OCT 04, 2016 02:17 PM PDT

Surgical Robot Can Remove Throat Tumors Without a Single Cut

WRITTEN BY: Xuan Pham
Robotic surgery sounds like the stuff of science fiction, but reality is quickly catching up. In particular, a system called the TransOral Robotic Surgery (TORS) was able to help oropharyngeal cancer patients recover from tumor surgery without any incisions.
 


Head and neck squamous cell carcinoma (HNSCC) is the sixth common cancer worldwide. These include cancers of the tongue, tonsils, soft palate and pharynx. Each year there are nearly 650,000 new cases and 350,000 deaths.
 
Conventional surgery techniques for these cancers can often lead to significant pain and disfigurement. By contrast, TORS, part of the da Vinci Surgical system proved to be much less invasive. The robotic system purportedly allows surgeons to get to the tumor via the mouth – no open incision on the face necessary.
 
By eliminating open wounds for the patients, doctors at the Henry Ford hospital found that patients recovered much quicker, some within mere days after surgery. "Within our study, patients treated with robotic surgery had excellent results and survival, irrespective of their p16 status,” said Tamer Ghanem, director of Head and Neck Oncology and Reconstructive Surgery Division in the Department of Otolaryngology-Head & Neck Surgery at Henry Ford Hospital, and the study’s lead author.
 

P16 is a protein marker of the human papilloma virus (HPV). The presence of the HPV type 16 virus is linked to oropharyngeal cancer. This status also appears to influence how well or how poorly a patient responds to treatment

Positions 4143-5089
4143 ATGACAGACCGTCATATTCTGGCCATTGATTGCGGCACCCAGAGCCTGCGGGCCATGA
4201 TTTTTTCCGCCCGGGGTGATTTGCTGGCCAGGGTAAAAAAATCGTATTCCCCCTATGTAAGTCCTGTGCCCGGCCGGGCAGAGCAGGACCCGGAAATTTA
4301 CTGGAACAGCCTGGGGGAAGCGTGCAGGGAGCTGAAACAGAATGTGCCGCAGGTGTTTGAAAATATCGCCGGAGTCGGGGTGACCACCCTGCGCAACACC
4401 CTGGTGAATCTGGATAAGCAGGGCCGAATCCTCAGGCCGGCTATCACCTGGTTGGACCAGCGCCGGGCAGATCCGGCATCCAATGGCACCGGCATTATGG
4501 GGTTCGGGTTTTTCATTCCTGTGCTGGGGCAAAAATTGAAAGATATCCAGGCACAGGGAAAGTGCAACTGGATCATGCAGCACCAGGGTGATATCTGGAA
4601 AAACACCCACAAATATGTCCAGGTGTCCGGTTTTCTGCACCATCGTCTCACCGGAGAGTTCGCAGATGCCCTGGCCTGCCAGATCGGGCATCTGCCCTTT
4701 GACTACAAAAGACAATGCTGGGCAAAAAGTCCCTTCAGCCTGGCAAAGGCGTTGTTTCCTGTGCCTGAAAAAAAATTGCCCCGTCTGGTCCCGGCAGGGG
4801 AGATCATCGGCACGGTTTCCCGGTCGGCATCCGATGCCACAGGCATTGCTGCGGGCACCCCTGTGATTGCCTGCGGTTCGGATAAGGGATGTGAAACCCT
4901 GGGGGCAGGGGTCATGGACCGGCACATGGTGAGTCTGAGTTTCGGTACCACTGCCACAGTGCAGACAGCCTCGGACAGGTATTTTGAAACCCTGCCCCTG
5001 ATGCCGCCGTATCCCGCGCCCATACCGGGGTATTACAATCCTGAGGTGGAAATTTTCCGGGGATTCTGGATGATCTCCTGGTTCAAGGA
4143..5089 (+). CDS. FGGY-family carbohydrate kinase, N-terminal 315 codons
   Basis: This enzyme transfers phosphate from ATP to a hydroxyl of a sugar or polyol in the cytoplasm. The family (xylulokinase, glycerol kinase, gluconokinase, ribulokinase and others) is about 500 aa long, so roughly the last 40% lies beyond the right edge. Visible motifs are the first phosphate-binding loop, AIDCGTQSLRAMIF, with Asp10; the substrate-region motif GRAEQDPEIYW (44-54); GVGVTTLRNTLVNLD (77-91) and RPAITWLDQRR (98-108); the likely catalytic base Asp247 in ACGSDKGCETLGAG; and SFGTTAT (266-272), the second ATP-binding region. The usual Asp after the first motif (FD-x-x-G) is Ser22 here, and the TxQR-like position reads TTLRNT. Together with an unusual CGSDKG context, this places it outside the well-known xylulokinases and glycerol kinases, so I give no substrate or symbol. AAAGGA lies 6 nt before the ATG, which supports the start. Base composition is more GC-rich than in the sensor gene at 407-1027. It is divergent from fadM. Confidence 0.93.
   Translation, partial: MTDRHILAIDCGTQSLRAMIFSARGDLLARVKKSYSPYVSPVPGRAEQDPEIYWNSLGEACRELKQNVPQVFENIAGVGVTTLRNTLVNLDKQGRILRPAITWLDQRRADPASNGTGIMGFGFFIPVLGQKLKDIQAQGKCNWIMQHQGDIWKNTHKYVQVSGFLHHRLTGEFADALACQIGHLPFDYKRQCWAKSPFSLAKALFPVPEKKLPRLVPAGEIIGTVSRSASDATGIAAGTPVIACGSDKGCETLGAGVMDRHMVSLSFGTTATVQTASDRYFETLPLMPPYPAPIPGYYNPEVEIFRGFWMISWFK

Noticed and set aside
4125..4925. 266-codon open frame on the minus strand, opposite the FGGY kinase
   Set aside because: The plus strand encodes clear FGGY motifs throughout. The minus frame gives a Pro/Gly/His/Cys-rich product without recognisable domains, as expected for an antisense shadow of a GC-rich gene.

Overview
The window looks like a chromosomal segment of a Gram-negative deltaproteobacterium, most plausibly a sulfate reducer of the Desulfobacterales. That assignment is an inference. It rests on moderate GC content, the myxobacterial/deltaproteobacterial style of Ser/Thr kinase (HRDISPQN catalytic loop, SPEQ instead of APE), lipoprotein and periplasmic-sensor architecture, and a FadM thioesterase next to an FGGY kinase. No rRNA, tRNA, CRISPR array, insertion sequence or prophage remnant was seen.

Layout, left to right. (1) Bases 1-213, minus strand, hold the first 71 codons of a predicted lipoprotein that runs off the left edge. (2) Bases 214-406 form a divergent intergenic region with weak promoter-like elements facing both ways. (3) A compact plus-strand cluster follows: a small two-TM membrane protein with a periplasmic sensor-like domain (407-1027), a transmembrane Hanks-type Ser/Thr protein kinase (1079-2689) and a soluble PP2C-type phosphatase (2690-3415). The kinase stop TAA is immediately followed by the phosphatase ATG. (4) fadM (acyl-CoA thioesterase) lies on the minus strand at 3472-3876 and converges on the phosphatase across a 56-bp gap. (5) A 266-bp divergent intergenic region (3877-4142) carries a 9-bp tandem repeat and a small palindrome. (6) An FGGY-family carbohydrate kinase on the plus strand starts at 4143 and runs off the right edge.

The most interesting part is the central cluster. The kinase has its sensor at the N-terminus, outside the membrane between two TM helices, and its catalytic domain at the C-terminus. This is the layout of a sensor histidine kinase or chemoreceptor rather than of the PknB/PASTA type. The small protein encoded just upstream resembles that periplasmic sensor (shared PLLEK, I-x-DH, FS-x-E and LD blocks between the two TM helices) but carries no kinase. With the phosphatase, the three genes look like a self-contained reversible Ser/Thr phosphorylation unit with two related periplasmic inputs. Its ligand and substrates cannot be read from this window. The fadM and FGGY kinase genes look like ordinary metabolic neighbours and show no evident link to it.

"For non-surgical patients, several studies have shown that p16 positive throat cancers, or HPV- related throat cancers, have better survival and less recurrence than p16 negative throat cancers," said Ghanem.
 
In their study, the team analyzed a total of 53 patients with oropharyngeal cancer patients. Of this, 81 percent had HPV16+ oropharyngeal cancer.
 
Despite the p16 status, the study showed that the TORS robotic surgery was directly correlated with high survival and low cancer recurrence. In addition, the outcome appears to also improve when TORS was used in conjunction with chemotherapy or radiation therapy. Furthermore, the success of the surgery enabled lower doses of radiation, which benefited patients by reducing unwanted side effects.
 
Additional sources: Henry Ford Health System, Mayo clinic
About the Author
  • I am a human geneticist, passionate about telling stories to make science more engaging and approachable. Find more of my writing at the Hopkins BioMedical Odyssey blog and at TheGeneTwist.com.
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